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Title: Vitamin D levels in fish and shellfish determined by liquid chromatography with ultraviolet detection and mass spectrometry

item Byrdwell, W Craig
item HORST, RONALD - Heartland Assays, Inc
item PHILLIPS, KATHERINE - Virginia Bioinformatics Institute
item Holden, Joanne
item PATTERSON, KRISTINE - US Department Of Agriculture (USDA)
item Harnly, James - Jim
item EXLER, JACOB - US Department Of Agriculture (USDA)

Submitted to: Journal of Food Composition and Analysis
Publication Type: Peer Reviewed Journal
Publication Acceptance Date: 1/4/2013
Publication Date: 3/21/2013
Citation: Byrdwell, W.C., Horst, R.L., Phillips, K.M., Holden, J.M., Patterson, K.Y., Harnly, J.M., Exler, J. 2013. Vitamin D levels in fish and shellfish determined by liquid chromatography with ultraviolet detection and mass spectrometry. Journal of Food Composition and Analysis. 10:1016/j.jfca.2013.01.005.

Interpretive Summary: There are very few natural sources of vitamin D, among which are salmon, tuna, and other fatty fishes. Unfortunately, there are relatively few reports in the literature on the amounts of vitamin D3 in fish and shellfish, and many of these are older reports that did not employ highly selective and sensitive instrumentation. This article reports vitamin D levels (g/100g) determined in a range of fish species, including catfish, cod, flounder, haddock, halibut, herring, ocean perch, pollock, rockfish, salmon, sardines, swordfish, trout, and tuna, as well as shellfish species, including clams, crabs, mussels, oysters, scallops, and shrimp. The data were obtained using both ultraviolet detection and mass spectrometry. A sample of a certified reference material (NIST 1849 Infant/Adult Nutritional Formula) was analyzed to validate the method and confirm that it gave good results (within expected uncertainty limits) for a sample with a known amount of vitamin D3. To provide further method validation, salmon control composite (CC) samples that had been previously analyzed were included as 'blinded' control samples, and were analyzed without knowing which samples were commercial samples and which were control samples. The data presented here are included in the National Nutrient Database.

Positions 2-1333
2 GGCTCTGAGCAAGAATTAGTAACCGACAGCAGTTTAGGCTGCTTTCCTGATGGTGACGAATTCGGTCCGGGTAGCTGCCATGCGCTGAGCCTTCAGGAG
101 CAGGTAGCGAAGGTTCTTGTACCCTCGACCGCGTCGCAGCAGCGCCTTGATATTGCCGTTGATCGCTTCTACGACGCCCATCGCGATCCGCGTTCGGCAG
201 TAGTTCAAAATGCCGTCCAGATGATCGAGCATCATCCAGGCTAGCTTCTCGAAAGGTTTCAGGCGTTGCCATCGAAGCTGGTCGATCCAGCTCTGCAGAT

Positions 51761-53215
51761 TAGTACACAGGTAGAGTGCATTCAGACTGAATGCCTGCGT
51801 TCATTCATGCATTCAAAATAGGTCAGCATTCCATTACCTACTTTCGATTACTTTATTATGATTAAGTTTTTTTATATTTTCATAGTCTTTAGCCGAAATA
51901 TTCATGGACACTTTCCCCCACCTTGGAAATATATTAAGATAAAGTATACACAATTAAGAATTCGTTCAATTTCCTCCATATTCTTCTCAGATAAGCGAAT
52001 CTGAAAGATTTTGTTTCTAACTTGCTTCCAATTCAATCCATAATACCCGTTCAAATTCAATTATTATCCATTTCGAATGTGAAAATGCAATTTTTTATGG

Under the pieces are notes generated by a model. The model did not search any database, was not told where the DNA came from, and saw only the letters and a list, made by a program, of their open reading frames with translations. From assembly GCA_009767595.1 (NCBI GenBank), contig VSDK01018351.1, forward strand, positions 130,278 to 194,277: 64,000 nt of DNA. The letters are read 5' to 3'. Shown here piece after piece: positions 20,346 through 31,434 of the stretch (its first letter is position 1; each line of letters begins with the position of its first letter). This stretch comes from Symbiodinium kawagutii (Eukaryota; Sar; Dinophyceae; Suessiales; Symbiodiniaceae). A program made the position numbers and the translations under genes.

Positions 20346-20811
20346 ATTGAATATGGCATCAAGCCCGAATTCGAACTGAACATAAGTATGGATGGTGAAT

Technical Abstract: Vitamin D3 (cholecalciferol) levels were determined in finfish and shellfish using UV detection at 265nm (combined with auxiliary full scan UV detection) and selected ion monitoring (SIM) mass spectrometry (MS), using vitamin D2 (ergocalciferol) as an internal standard. Analysis of standard reference material (SRM) NIST 1849 (Infant/Adult Nutritional Formula) was included to validate the method. Three-point calibration curves were employed, allowing values to be determined over a range of species, from those having little or no detectable vitamin D3 (e.g., pollock, shrimp) to those with high levels (e.g., salmon with up to 33.23 ug/100g). The limit of detection (LOD) and limit of quantitation (LOQ) calculated from the uncertainty and intercept of the calibration curves were 1.22 ug/100g and 5.3 ug/100g, respectively, based on all analyses (n=27 sequences). Use of response factors (RF) allowed quantitation at lower levels of vitamin D3, with an LOQ of < 0.25 ug/100g. The values obtained using the validated methodology agreed well with literature and tabulated database results for most species. However, much lower average vitamin D3 concentrations were found for oysters (0.05 ug/100g, raw) and clams (0.18 ug/100g, cooked) compared to other reports for these products.